The true Christian ideal is not to be happy but to be holy – A. W. Tozer
We must learn that God is holy. If we are to experience the manifest presence of God’s glory, we must repent. When Isaiah saw he glory of God in the Temple, he was driven to brokenness, confession, and repentance. Too many in the West desire to know the manifest love of God without the manifest holiness of God. We have lost the message of repentance. – Sammy Tippit, “Fire in Your Heart”
“We must learn that God is holy” if we hope to experience the full measure of God’s presence possible during our tenure in this life. There is a popular level of Christian living that fails to comprehend the level of Christian living promoted as possible, and preferred, in the 15th Chapter of John. Completely committed Christianity is the type of Christianity that is fully abiding in Christ and it is quite commonly called consecrated Christianity although, unfortunately, it is an experience that is not quite as common as it should be. The cause of Christ suffers as a result of that fact.
Theologians whom I have a good deal of respect for have spoken of a point of grace to which all Christians are called to abide in that is as high above ordinary Christian living as ordinary Christian living is above the strictly secular state. Some of them did not openly subscribe to John Wesley’s way of understanding of the holy Scripture but they still acknowledged, in their own way, that all Christians are called to holy living in this life in the pursuit of purity which honors our Savior.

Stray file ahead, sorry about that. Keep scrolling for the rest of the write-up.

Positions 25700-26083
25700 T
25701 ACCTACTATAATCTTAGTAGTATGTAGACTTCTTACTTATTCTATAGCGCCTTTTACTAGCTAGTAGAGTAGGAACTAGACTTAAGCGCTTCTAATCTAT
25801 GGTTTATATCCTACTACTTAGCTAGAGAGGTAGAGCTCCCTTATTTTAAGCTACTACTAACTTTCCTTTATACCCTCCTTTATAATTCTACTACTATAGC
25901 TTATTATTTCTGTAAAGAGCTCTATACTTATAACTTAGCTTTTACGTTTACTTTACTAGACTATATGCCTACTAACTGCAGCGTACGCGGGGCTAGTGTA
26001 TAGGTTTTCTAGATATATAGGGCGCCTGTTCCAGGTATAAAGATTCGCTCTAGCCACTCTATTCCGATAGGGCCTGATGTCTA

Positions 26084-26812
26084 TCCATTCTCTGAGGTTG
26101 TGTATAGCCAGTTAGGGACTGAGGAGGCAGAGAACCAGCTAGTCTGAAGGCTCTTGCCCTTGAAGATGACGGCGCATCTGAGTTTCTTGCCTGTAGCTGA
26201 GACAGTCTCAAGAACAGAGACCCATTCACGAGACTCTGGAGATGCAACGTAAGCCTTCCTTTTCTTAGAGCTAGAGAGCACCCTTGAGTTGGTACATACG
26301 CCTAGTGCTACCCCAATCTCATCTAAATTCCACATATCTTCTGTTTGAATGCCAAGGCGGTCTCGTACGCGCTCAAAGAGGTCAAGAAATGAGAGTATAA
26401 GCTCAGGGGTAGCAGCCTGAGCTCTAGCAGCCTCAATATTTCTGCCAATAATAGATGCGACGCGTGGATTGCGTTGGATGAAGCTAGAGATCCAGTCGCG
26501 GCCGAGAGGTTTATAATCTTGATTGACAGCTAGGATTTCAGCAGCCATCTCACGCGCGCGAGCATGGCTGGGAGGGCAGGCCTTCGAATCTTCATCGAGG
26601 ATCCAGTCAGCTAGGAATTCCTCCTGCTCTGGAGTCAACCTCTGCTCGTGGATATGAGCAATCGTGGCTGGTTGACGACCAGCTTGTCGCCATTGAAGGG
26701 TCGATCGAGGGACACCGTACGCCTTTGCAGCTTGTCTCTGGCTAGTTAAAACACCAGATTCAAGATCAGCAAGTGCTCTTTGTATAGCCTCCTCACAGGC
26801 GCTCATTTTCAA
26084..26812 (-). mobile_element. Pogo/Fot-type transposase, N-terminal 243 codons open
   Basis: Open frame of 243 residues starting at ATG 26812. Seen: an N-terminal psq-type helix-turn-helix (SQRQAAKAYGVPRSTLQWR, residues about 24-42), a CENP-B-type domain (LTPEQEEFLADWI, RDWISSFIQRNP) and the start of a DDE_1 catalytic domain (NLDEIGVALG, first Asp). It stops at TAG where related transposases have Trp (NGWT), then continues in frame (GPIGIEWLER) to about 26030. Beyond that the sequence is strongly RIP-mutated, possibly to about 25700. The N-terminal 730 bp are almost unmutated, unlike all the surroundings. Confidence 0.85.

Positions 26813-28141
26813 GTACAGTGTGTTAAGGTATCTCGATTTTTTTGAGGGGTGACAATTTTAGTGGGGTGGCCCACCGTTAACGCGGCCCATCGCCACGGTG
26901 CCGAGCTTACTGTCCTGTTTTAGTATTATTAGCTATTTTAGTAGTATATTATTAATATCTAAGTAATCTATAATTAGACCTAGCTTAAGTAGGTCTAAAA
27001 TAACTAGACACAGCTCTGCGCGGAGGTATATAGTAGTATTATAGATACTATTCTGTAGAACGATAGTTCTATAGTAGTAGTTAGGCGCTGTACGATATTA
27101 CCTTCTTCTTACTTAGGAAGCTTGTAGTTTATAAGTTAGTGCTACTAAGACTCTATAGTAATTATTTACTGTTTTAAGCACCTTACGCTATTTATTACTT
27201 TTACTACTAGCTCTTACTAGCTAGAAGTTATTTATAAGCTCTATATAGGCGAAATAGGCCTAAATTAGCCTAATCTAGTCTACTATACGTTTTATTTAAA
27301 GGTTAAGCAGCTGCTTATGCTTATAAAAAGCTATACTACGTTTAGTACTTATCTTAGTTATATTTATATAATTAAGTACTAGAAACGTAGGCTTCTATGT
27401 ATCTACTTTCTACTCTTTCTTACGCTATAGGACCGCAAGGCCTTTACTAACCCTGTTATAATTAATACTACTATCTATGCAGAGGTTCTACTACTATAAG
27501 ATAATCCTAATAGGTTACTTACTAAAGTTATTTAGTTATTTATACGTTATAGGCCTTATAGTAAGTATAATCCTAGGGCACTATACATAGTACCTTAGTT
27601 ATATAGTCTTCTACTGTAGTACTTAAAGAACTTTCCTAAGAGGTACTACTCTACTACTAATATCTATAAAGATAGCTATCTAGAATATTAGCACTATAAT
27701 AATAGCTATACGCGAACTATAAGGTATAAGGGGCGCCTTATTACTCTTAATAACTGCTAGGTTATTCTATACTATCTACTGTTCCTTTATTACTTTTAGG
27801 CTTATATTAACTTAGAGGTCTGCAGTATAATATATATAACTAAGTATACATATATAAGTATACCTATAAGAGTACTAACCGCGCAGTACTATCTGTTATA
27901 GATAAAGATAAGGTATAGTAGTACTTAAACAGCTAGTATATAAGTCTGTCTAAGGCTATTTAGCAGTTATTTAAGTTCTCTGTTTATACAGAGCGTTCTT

Thomas Brooks, English Puritan: “Ah, sirs, holiness is a flower that grows not in Nature’s garden. Men are not born with holiness in their hearts, as they are born with tongues in their mouths: holiness is a divine offspring: it is a pearl of great price, that is to be found in no nature but a renewed nature, in no bosom but a sanctified bosom.”
The serene, silent beauty of a holy life is the most powerful influence in the world, next to the might of the Spirit of God. – Blaise Pascal
The destined end of man is not happiness, nor health, but holiness. God’s one aim is the production of saints. He is not an eternal blessing machine for men; he did not come to save men out of pity; he came to save men because he had created them to be holy. – Oswald Chambers
When God purifies the heart by faith, the market is sacred as well as the sanctuary. – Martin Luther
It is time for us Christians, to face up to our responsibility for holiness. Too often we say we are “defeated” by this or that sin. No, we are not defeated; we are simply disobedient. It might be well if we stopped using the terms victory and defeat to describe our progress in holiness. Rather we should use the terms obedience and disobedience.
-Pastor Ward Clinton